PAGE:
A couple of weeks ago I attended a retreat on Evolutionary Enlightenment with Andrew Cohen. A woman raised the topic of women’s liberation. She described, how many of us women are still concerned, first and foremost, with finding a – or the right kind of – man.

Andrew was impressed with her honesty and asked her, why that would be the case. “Do men make you that happy?” he asked. Every woman in the room burst into laughter, proof for how deeply we know that this is not the case.

Why do we live in such a contradiction?

The longing for and the desire for a man emerges from parts of ourselves buried deep within our biology and the history of our gender.

For one, and this is nothing new, the survival of our species depended on us being drawn to men, and them to us. In fact, this is, dare I say it, the prime reason we are drawn to each other, whether we intend to produce babies or not.

And related to that is the fact that for thousands of years, men acted as guarantors for the physical survival and security for women –even if they enslaved, abused or traded them, their power meant they were the source of any protection and safety.

It is sobering –to put it mildly – but also clarifying to look at these roots of our longing and ask the question anew: why are we still spending so much time and energy attracting Mr. Right, while knowing perfectly well, that our needs have changed and that we will not find lasting, profound happiness in any sexual relationship or romance?  (That does not mean that they cannot be beautiful or significant, but the fundamental approach to them would be different.) The current conclusion is that men should adapt to our changing needs – but does that make sense? Is that fair? And even possible?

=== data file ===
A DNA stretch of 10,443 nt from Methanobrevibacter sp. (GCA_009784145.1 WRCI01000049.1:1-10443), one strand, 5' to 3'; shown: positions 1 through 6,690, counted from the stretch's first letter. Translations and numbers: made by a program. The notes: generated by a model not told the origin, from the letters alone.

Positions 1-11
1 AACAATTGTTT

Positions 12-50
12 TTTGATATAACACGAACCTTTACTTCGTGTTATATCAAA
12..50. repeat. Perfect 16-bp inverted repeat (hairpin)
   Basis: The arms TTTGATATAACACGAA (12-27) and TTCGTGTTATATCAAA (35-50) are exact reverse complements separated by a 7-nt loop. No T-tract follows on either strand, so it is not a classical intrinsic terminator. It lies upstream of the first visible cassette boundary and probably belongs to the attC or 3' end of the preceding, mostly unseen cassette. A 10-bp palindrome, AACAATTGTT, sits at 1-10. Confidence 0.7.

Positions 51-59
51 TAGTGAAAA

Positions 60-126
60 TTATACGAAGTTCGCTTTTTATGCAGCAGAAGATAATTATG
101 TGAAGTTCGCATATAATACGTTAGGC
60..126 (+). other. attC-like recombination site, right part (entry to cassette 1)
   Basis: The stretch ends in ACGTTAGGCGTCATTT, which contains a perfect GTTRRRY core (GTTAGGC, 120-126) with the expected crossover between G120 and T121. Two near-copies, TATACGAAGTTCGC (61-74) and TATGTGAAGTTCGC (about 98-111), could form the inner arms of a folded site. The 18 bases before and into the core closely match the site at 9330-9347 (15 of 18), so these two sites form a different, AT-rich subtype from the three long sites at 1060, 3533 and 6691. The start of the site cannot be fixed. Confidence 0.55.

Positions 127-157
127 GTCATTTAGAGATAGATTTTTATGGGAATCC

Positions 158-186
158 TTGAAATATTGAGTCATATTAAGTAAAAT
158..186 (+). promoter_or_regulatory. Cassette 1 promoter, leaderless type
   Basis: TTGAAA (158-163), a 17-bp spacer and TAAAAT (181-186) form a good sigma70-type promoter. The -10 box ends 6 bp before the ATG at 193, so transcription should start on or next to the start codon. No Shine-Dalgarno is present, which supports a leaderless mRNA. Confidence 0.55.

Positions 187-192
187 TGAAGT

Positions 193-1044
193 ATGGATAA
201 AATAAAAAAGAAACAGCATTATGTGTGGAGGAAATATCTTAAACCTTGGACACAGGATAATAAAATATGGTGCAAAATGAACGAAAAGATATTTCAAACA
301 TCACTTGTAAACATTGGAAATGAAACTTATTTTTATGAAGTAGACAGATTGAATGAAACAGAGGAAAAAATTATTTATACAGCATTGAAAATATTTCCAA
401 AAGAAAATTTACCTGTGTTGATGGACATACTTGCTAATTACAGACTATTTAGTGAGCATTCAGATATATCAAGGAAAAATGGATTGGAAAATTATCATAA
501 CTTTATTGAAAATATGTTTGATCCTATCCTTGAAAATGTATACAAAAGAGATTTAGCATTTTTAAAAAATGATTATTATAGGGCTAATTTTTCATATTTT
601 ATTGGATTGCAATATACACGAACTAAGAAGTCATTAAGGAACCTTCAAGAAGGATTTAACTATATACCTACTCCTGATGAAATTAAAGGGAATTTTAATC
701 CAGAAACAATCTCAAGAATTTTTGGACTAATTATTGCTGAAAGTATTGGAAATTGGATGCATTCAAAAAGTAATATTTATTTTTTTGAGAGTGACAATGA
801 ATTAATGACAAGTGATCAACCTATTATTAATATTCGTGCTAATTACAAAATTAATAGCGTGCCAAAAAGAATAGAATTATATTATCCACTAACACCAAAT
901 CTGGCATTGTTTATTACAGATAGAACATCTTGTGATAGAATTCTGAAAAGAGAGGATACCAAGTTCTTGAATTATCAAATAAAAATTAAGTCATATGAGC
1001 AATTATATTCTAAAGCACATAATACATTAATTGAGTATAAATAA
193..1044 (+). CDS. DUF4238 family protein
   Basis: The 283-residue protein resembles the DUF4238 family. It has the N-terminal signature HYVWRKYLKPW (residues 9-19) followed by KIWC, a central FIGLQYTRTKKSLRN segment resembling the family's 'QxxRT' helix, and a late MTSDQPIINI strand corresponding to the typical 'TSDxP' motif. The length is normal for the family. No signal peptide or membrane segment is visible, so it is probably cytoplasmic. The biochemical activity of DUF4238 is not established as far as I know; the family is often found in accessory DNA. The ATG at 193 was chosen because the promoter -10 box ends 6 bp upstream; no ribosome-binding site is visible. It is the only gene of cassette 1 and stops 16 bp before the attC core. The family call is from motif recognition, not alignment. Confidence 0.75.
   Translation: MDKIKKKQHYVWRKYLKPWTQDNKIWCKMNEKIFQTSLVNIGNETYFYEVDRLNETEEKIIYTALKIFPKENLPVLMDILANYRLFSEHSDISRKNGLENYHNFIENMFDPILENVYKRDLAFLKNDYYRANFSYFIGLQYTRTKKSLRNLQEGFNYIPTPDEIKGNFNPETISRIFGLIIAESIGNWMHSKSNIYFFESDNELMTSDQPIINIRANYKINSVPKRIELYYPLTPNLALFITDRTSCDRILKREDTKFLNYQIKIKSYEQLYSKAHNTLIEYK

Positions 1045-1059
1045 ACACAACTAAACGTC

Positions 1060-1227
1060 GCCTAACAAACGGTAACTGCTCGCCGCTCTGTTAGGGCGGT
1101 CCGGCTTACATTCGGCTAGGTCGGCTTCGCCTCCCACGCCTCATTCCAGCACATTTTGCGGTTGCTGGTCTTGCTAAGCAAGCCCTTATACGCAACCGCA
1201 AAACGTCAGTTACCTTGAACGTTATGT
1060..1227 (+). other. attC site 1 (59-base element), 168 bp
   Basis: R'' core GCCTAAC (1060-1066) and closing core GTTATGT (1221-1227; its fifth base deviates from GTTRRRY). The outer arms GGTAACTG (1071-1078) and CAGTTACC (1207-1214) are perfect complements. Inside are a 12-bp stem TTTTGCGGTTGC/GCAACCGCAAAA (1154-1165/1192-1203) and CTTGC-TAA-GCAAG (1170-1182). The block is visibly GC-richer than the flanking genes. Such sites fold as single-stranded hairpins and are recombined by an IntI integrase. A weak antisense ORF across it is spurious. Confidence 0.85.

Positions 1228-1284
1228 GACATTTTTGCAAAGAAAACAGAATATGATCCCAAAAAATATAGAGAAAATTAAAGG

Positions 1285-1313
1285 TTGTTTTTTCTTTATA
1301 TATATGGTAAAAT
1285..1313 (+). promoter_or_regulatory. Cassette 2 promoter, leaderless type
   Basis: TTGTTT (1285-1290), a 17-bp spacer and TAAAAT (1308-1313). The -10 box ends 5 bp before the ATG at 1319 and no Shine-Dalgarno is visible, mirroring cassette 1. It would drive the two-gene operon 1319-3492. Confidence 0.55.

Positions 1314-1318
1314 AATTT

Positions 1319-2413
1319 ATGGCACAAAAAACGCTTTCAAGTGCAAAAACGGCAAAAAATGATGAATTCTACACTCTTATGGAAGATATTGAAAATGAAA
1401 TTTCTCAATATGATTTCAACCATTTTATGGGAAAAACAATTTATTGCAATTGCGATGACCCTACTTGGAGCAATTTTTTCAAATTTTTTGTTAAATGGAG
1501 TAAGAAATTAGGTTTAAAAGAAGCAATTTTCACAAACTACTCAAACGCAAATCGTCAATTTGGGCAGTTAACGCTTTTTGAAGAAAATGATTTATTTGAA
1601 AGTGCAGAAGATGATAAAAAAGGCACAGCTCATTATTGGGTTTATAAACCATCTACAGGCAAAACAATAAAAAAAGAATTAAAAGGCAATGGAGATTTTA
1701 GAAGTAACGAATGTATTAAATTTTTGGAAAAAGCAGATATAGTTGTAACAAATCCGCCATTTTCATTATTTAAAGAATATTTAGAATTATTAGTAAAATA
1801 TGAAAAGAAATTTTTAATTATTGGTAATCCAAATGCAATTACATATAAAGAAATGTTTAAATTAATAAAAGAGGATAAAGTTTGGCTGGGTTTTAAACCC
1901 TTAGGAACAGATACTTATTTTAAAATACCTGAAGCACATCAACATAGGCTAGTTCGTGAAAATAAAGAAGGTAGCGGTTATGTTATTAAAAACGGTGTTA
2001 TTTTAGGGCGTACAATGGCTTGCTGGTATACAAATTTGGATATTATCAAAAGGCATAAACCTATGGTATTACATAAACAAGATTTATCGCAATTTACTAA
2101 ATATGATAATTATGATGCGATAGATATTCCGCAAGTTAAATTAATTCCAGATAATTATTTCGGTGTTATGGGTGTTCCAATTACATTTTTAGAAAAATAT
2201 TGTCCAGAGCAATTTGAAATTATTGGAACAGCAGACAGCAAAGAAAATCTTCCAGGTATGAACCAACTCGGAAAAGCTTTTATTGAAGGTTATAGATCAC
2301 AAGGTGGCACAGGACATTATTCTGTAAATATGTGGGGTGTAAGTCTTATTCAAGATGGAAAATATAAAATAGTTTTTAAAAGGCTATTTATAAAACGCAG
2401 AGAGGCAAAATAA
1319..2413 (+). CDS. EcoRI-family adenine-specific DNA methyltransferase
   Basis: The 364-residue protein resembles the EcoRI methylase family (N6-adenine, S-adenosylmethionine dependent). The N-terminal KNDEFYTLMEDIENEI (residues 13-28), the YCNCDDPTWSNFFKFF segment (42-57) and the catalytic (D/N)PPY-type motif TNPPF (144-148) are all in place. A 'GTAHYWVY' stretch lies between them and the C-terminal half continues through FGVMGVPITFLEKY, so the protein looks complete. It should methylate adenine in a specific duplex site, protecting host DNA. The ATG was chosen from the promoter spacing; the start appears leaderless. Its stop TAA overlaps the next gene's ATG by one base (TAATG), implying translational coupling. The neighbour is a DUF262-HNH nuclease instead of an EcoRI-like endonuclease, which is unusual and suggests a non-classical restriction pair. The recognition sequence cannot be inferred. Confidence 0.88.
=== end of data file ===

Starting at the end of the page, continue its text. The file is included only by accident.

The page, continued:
I think it is a lot more exciting to look at exactly what it is at this point in our history and development that truly gives us fulfillment. In my experience this has to do with a higher creativity, self-realization in the biggest sense and deeper spiritual development – none of which men have the power to bestow upon us in the context of a sexual relationship. What is possible though is that our independence in these matters enables us to meet and come together in new, more satisfying and deeper ways.

Then our lives do no longer run contrary to our intelligence.


The Goal Is Peace

March 28, 2010